I felt great today! So energetic and stable up stairs, like weights had been removed from my ankles which were actually bare in my cute sandals. I endured a lot of walking in the heat and it felt wonderful. I was with my friend who I hadn't seen in a year. We had lots of girly chats. I had a glass of white wine on a restaurant patio... In the afternoon! I don't think I'd ever had a drink during the day, no less in the sun, but why not? This was a special occasion. I love wine, but avoid it when wobbling, asthma or heart racing are or have recently been present. How lovely it is to not have to worry about these, to just enjoy because I want to. Because I'm 24 years old and I want to hang out with my friend. I made sure we clinked glasses (in hers was beer... ew!) to mark our reunion and my great health. It was a silent toast, though.
I like to keep quiet during happy moments like this one. I'm selfish. I want the happiness all to myself! Well, it's the introspection I want to keep to myself. The awareness that I couldn't possibly convey my happiness with words and gestures. Yes, I'm often happy to physically be with friends in silence or to listen to them talk mostly -- not that my friend dominated the conversation or anything. I talked of course. I expressed my amazement that we had graduated from York over a year ago and last seen each other around that time before her move to England.
We were down on The Beach, a neighborhood in Toronto named for its -- you guessed it -- beach and the cute village street behind it. So I had not only my friend's company to savour, but the sun and the kids and dogs that occupied the beach with great enthusiasm and joy.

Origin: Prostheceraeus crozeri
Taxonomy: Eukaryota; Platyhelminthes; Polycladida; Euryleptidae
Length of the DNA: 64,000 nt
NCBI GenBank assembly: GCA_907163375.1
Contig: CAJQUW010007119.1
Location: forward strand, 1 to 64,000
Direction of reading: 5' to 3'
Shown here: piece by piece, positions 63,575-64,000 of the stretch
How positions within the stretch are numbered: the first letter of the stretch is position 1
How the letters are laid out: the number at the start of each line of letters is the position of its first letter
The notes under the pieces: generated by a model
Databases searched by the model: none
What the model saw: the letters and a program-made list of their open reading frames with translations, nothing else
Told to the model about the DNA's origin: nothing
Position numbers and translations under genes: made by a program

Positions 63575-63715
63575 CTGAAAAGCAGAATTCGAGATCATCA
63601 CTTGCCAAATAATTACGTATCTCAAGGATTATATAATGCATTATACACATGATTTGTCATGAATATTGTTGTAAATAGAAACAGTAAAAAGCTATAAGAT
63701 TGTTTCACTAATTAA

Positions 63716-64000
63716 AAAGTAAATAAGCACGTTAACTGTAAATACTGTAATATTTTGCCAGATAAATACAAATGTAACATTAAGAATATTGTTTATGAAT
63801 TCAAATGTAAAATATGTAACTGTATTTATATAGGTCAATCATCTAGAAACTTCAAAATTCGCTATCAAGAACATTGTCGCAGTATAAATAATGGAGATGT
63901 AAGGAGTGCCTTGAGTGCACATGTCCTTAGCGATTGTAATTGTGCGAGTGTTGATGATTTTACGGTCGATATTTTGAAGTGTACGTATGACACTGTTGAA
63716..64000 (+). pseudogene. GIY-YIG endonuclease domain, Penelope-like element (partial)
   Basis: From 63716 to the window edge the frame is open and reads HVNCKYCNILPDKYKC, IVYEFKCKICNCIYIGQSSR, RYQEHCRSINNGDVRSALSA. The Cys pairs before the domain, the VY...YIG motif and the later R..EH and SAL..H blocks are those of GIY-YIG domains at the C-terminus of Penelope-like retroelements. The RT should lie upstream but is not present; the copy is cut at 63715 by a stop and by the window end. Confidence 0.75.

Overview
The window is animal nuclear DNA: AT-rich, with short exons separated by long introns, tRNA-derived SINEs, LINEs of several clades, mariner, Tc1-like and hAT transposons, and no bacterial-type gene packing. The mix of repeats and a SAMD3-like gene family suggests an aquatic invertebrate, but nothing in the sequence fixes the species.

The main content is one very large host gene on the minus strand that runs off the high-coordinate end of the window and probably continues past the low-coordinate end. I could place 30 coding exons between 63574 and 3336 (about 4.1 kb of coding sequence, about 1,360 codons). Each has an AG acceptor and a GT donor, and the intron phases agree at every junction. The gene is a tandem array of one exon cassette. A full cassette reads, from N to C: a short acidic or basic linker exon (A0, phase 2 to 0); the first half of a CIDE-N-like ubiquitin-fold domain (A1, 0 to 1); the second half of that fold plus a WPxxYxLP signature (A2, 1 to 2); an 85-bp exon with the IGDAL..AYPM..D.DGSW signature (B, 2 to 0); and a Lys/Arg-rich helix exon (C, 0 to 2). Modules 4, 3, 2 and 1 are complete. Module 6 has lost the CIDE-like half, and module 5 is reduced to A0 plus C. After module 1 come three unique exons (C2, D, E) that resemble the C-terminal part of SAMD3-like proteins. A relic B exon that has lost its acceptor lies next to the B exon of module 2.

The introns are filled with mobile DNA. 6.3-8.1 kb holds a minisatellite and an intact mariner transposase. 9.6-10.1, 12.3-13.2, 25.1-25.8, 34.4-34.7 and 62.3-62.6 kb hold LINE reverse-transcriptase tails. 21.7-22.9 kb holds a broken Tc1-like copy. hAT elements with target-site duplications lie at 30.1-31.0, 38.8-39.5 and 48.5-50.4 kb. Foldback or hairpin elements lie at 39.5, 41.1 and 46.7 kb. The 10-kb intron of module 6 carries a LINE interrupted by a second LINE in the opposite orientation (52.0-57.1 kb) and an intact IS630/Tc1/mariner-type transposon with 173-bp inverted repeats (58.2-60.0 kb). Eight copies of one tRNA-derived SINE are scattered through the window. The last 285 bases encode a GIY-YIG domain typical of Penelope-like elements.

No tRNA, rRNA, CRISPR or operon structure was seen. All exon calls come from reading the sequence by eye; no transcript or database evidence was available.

And I felt that joy most intensely when a boy of probably seven ran up to me and hugged me. His mom had wound a toy balsam wood plane and accidentally shot it into the direction of me and my friend. She apologized. As I told her not to worry because I played with those planes as a child and thought they were very fun, I felt some rapid thumps approach me on the boardwalk, then the boy's two arms locked my body to his, his head on my chest. I wrapped my arms around him and asked him his name. Daniel. I told him my name. Ashley. I offered my hand and he shook it firmly. His mom said I had made a new friend. I couldn't think of truer words to describe that moment. I said maybe he thought I was someone he knew, but part of me hoped there was no mistake. This was love. I was sad when he left me and we walked away. I said goodbye to Daniel and his mom and brother. Seriously sad. I would probably never see him again. How often do you feel that connection? That love? Kids amaze me with their uncensored passion and zest for life, apparently never hesitant to share how they feel. It kind of makes me want to have kids one day.
I didn't say much with my friend and with Daniel. Both experiences were great in part because I felt little compulsion or reason to speak.